Photo Source: Chelsea FC
Thankfully, Groundhog Day passed for Chelsea without a repeat of Wednesday’s humiliation against Bournemouth. As ever, the media frenzy that followed painted the usual picture of doom and gloom in SW6. Whilst the Twitterati chew over the inclusion of Willian and Marcos Alonso, supporters of a certain age, me included, are left celebrating a handsome victory.
What’s not to like about winning 5-0. Well of course, ‘it was only Huddersfield’ I hear you say. Teams like Huddersfield and indeed Bournemouth have an uncanny habit of finding a different level when they play Chelsea. Bournemouth, for instance, followed up their impressive 4-0 victory over Chelsea with a 2-0 defeat away at relegation candidates Cardiff City.
There’s little point in beating Chelsea one day and losing to a team likely to be closer to your own finishing league position the next. Chelsea are similar themselves beating Manchester City becomes less important if you then lose to Wolves and Leicester City. Maurizio Sarri may call it a lack of motivation, it could be complacency or an unrelenting desire to win by the opposition but it shows the beauty of the Premier League. It’s predictably unpredictable.
Strip away all the nonsense though and a game of football is just 11 v 11, best team wins, but of course, it isn’t, the internet and the vast sums of money in the game has made sure of that. The prize money that can be won in the Premier League, for simply finishing one place higher, has devalued the prestige of winning the domestic cup competitions. That filters down to the lower leagues as those clubs chase a seat at the top table.
Whilst the clubs are worrying about moving from 14th place to 13th, supporters are left wondering why N’golo Kante is ‘being played out of position’. Does it really matter though? Sarri claims his players have yet to fully understand his style of football. I’m certainly not going to pretend I do, but professional footballers….come on….they surely get it.
Whether it’s Sarriball or Antonio Conte’s Sufferball all that matters to me is the performance on the pitch. I expect the players that pull on the royal blue shirt to play for the badge on their chest. It’s simplistic in the extreme yes, but when you’re approaching your 6th decade as a supporter the time to care about formations and tactics, if it was ever there, is long gone.
The internet has allowed everyone a shot at either being a journalist or pundit, me included and it’s shaken up the industry. Journos and pundits have to dig deeper to find an angle that the ‘ordinary Joe’ can’t. Those opinions and stories become more extreme as the pros look to outsmart the wannabes. It’s a dog eat dog existence that benefits no one in the fight for page views and clicks.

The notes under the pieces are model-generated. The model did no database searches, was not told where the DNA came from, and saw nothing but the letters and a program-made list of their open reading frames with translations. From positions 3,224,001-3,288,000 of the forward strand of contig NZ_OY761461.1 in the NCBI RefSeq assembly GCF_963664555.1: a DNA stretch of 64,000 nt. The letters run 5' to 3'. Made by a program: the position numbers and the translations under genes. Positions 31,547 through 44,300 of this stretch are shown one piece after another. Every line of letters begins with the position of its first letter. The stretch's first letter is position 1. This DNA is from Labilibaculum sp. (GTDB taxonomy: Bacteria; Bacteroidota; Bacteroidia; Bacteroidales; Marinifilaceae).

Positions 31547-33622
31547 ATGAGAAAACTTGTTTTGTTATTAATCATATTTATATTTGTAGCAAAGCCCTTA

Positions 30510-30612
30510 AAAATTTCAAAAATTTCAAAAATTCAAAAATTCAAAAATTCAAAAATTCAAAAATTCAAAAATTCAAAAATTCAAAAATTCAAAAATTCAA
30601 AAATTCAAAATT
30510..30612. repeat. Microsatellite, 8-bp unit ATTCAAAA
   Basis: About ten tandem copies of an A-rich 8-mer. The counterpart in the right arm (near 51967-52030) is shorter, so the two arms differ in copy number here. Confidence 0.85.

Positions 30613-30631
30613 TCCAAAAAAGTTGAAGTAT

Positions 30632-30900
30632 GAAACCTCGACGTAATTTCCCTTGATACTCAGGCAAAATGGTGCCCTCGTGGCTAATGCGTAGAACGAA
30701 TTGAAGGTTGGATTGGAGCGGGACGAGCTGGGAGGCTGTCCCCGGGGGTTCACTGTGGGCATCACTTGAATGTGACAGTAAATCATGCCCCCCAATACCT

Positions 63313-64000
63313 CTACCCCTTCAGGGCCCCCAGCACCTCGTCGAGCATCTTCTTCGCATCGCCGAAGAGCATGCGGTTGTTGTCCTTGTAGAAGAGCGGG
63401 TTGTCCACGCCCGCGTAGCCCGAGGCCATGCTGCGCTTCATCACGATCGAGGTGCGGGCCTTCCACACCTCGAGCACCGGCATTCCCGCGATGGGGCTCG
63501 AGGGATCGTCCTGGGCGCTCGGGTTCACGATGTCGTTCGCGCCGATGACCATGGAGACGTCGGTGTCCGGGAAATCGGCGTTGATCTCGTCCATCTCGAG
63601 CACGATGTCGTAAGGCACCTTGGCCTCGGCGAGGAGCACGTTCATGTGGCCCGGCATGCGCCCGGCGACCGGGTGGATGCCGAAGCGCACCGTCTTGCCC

As we enter what could be a tough month for Chelsea, we’re still sitting in a Champions League spot in the Premier League. We’ve knocked both Liverpool and Tottenham out of the League Cup on route to the final. Manchester United await in the last sixteen of the FA Cup and Malmo are our opponents in the Round of 32 in the Europa League.
Yet every other week ‘Chelsea are a club in turmoil’. This media fuelled narrative that Chelsea FC are a toxic club is borne out of sheer jealousy. The recent furore surrounding incidents that have occurred inside the ground concerning race and anti-semitism and condemned by the great and good, occur, and I’m guessing, at every ground.
Of course, that doesn’t make it right, but football is not the theatre. The former Liverpool manager Bill Shankly once said, and I’m paraphrasing, ‘football is not a matter of life or death…..it’s much more important than that.’ Passion and tension go hand in hand at the football, one exacerbates the other to the point of frenzy. Keeping those emotions in check in the heat of the moment is almost impossible.
Whilst Chelsea’s squad of players and management enjoy a deserved week without a game, social media will be awash with click-bait trash about our club. When you’ve associated yourself with an organisation for the best part of 47-years, it hurts to see them so hated.
Chelsea may not always play the greatest football and if they win nothing for the next ten years, I’d not be fussed. Football is a simple game about winning and losing. I don’t over analyse what’s going on during the 90 minutes play because I’m in too deep. It doesn’t matter what I think, it’ll make no difference whatsoever. The only thing that matters is, that come the next game, I’ll still be supporting Chelsea Football Club and that’s my Groundhog Day and I’d never change it.
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